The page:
The Steps to Writing a Eulogy

By: Greg Hurd
Wednesday, October 26, 2016

A eulogy can be a difficult speech to write. It is not an easy task to put a lifetime of stories, memories, and words into a few minutes that you will have to talk. Our professionals here at Hurd Funeral Homes, have provided you with the steps to writing a eulogy to help you narrow your thoughts down and have a guide to look back at.


The eulogy is made up of three different parts in a format that is common amongst writing. It starts off with an introduction, follows into the body of the speech, and ends with a conclusion to wrap everything together.



As you begin writing your speech it is important that you include introducing yourself to the family and friends of the deceased. You may be a close friend, a daughter, or a brother. Either way, tell everyone who you are and what your relationship was to this person. Remember that a eulogy is a true reflection of who this person was and your goal is to get the main message across to the people listening. If you felt that this person was a very kind and generous person. This will be your main message that you will build the body of the eulogy from.



Typically, you would share around three stories about your loved one to the audience. Tying back into your main message from your intro, you will share stories that demonstrate who this person was and the impact they had on your life.


You may be asking yourself if you want to tell a personal story to the audience. Would your loved one want everyone to know this? Simply put, there may be stories that no one has ever heard before and by sharing them with everyone you are allowing them to see a piece of their loved one’s life that they may not have ever known. This is a good way to show how much this person meant to you and all the good times you had with each other.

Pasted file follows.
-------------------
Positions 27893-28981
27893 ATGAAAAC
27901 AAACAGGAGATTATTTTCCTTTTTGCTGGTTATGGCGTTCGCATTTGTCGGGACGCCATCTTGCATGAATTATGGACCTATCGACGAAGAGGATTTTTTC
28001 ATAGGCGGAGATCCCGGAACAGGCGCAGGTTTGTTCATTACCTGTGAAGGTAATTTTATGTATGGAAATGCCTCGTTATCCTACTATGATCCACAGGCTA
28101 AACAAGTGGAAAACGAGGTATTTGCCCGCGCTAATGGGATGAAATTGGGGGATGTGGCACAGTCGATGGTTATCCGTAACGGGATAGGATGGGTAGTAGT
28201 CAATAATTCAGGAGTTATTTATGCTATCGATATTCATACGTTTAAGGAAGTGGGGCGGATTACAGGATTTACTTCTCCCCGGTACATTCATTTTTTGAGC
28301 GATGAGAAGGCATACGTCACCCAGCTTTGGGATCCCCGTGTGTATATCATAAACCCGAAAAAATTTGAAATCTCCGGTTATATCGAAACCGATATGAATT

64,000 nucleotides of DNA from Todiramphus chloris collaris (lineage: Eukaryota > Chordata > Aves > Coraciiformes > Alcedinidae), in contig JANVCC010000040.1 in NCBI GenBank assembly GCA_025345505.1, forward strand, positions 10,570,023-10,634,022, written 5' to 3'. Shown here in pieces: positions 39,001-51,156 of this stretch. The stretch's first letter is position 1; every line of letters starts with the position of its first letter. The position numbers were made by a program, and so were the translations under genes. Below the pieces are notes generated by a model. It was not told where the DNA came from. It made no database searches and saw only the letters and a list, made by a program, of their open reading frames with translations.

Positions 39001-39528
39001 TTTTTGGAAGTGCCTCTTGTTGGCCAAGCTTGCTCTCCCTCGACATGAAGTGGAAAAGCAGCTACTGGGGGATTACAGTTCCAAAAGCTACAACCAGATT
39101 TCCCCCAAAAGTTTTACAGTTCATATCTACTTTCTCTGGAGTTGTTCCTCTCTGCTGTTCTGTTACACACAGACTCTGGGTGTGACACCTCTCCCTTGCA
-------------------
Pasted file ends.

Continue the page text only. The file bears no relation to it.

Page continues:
With these stories, try to connect the back to your main message using quotes, lyrics, poems or anything that reflects the deceased’s character.



Wrapping up your speech, this is the part that you want the audience to take something from and really remember. This is also your time to tell the audience how much you all love and will miss your loved one.



Remember to speak from your heart and express your true feelings about the deceased. There are no right or wrong ways to write a eulogy but we hope this guideline can help to alleviate any sense of overwhelming feeling. If you have any other questions or would like to speak to our professionals here at, Hurd Family Funerals, you can contact us here.

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